How CHSA Works to Combat Racism and Violence Through Soft Power

It’s Asian Heritage Month, and the Chinese Historical Society of America (CHSA) in San Francisco is finally able to reopen at 50% capacity. To celebrate, CHSA is hosting a community event this Saturday, May 29th, from 8 to 10:30 pm. The event is a chance to view the exhibition Chinese American: Exclusion/Inclusion and see the launch of an outdoor public video projection project called Dear America by local artist Christy Chan. The projection will feature a collection of images created by local and nationally recognized Asian American and Pacific Islander (AAPI) artists.

CHSA’s mission is to promote the contributions and legacy of the Chinese in America through exhibitions, publications, and educational programs in its museum and learning center. It is housed in the historical landmark building at 965 Clay Street, designed by famed architect Julia Morgan in 1932. The building was formerly the home of the Chinatown YMCA and includes beautiful Chinese motifs in Western architecture.

Ceiling of the Chinese Historical Society of America
Ceiling of the Chinese Historical Society Museum/Karin Jensen

CHSA has been taking advantage of its closure due to the pandemic to address structural issues, update security, and rethink and update its collections. The museum owns one of the largest collections of Chinese American ephemera and artifacts in the United States, including Chinatown miniature dioramas by artist Frank Wong and paintings by Jake Lee, James Leong, Stella Wong, and Dong Kingman.

Diorama of a vintage Chinese laundry by Frank Wong
Diorama of vintage Chinese laundry (like the one my grandparents operated!)/Karin Jensen

Its exhibit, Chinese American Exclusion/Inclusion, explores the centuries-long history of trade and immigration between China and the U.S. and raises the question, “What does it mean to be an American?” In today’s climate, the question is particularly relevant.

Re-creation of women's barracks at the former Angel Island Immigrant Detention Center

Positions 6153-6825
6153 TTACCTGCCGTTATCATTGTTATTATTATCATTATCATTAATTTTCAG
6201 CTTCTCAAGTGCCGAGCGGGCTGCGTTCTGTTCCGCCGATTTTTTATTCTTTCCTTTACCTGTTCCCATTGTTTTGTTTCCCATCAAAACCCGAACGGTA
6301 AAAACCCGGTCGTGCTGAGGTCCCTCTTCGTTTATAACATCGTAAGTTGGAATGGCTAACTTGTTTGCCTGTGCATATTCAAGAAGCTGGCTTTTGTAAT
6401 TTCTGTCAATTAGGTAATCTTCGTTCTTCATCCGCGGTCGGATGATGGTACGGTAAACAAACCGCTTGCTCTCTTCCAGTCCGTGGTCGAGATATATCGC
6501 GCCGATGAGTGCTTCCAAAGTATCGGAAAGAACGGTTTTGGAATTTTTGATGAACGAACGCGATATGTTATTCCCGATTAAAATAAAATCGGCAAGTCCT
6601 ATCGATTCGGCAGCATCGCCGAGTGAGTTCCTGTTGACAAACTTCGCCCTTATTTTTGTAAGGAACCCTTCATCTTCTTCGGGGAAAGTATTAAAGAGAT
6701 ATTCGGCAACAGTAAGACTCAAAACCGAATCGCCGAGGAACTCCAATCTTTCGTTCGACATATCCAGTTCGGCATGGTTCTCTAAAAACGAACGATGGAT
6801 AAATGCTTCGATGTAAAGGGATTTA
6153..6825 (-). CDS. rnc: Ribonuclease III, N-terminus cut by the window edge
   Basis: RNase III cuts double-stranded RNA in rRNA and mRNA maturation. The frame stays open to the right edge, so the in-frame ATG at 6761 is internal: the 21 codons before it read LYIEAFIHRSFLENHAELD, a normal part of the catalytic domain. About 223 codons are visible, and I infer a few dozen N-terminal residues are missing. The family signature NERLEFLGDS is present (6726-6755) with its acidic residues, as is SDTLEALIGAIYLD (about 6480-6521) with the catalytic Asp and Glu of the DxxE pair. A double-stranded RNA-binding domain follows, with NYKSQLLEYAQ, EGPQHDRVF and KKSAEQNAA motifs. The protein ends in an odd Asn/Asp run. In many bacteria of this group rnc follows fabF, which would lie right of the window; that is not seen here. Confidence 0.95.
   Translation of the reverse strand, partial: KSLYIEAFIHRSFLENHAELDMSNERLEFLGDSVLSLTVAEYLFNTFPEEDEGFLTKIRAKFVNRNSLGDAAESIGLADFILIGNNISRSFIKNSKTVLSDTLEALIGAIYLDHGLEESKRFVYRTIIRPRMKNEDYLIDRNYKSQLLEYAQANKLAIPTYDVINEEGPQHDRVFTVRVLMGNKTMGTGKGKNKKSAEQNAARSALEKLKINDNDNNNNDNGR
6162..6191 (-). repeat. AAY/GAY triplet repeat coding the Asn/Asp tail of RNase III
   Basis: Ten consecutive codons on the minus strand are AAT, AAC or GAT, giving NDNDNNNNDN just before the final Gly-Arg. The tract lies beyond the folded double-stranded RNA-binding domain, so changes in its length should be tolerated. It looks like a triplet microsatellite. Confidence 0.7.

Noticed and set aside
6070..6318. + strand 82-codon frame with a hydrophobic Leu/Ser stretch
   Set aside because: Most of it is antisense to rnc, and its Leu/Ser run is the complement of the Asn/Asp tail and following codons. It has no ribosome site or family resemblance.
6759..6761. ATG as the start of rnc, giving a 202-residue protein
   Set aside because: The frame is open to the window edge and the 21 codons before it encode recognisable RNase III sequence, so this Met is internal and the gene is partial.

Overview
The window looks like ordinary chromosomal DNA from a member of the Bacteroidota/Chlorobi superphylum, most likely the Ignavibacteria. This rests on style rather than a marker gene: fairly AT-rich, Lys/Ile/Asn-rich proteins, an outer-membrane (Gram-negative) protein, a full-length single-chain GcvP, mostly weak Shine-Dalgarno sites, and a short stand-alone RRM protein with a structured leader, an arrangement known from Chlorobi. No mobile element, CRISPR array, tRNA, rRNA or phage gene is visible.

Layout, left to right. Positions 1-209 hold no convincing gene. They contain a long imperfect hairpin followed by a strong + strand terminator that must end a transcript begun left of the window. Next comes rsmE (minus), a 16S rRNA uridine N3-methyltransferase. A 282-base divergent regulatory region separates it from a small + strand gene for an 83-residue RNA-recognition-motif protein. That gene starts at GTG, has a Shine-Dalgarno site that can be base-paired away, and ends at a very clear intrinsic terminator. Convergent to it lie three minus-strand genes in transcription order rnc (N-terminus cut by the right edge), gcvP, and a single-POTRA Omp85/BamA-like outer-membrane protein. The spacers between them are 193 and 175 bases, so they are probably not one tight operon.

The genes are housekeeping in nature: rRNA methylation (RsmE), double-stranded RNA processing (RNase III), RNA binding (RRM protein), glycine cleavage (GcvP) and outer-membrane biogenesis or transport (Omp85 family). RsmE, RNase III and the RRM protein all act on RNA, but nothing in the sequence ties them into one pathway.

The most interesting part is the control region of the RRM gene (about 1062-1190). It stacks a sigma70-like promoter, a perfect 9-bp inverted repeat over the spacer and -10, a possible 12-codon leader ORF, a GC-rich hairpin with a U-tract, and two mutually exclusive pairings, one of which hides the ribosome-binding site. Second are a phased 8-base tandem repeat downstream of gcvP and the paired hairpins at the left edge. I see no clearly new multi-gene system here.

Re-creation of women’s barracks at the historic Angel Island Immigrant Detention Center/Karin Jensen

Although CHSA will replace the Exclusion/Inclusion exhibit in the winter with new work, this exhibition is so important in terms of the way it documents the history of Chinese American immigrants. A portion of the exhibit will move to the downstairs Learning Center. Other parts will move to new locations such as Chinatown store-fronts. In conjunction with this exhibit, CHSA’s next online event, scheduled for June 12th, is called The Living Legacy of the Chinese Exclusion Act in the 21st Century.

In this presentation, Harvard’s Jonathan Alloy argues that attacks on Asian-Americans during the COVID pandemic are in part a legacy of America’s first laws of ethnic discrimination. The Chinese Exclusion Act of 1882, in force until 1943, set Chinese Americans apart as “other” – in other words, as people not considered to be true Americans.

Mr. Alloy will discuss how the Act and its related court cases set the stage for the contemporary treatment of immigrants by defining people who are “aliens” as not subject to or protected by the Constitution. Further, the actions by the government in the 19th and 20th centuries to enforce the Chinese Exclusion Act led to the creation of green cards, passports, and the immigration bureaucracy that continues in the 21st century.

Judicial precedents resulting from challenges to the Act are still in use today – including the 2017 “Muslim Ban” and the government’s 2020 proposal to exclude certain immigrants from being counted in the Census (since rejected by the Supreme Court).

In winter 2021, a new exhibit, We Are Bruce Lee: Under the Sky, One Family, will debut. This exhibition will feature rare items on loan from the world’s top Bruce Lee collectors and artworks by local artists inspired by the master. This exhibition will focus on Lee as a thinker and a racial unifier as much as on Lee as a Hollywood icon and a martial artist.

Entrance to the CHSA
Entrance to the Chinese Historical Society of America/Karin Jensen

Executive Director, Justin Hoover, says, “Everything we do is about combatting racism and violence toward immigrants and non-whites. We aim to share the story of the Chinese in America both through the lens of individual stories and significant historical events. Anyone who has experienced otherness and the plague of violence can relate. “Often, the only way to combat injustice is through the arts – through soft power.”

For more information about CHSA and its events, see the links below.

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This article first appeared on News Break here.

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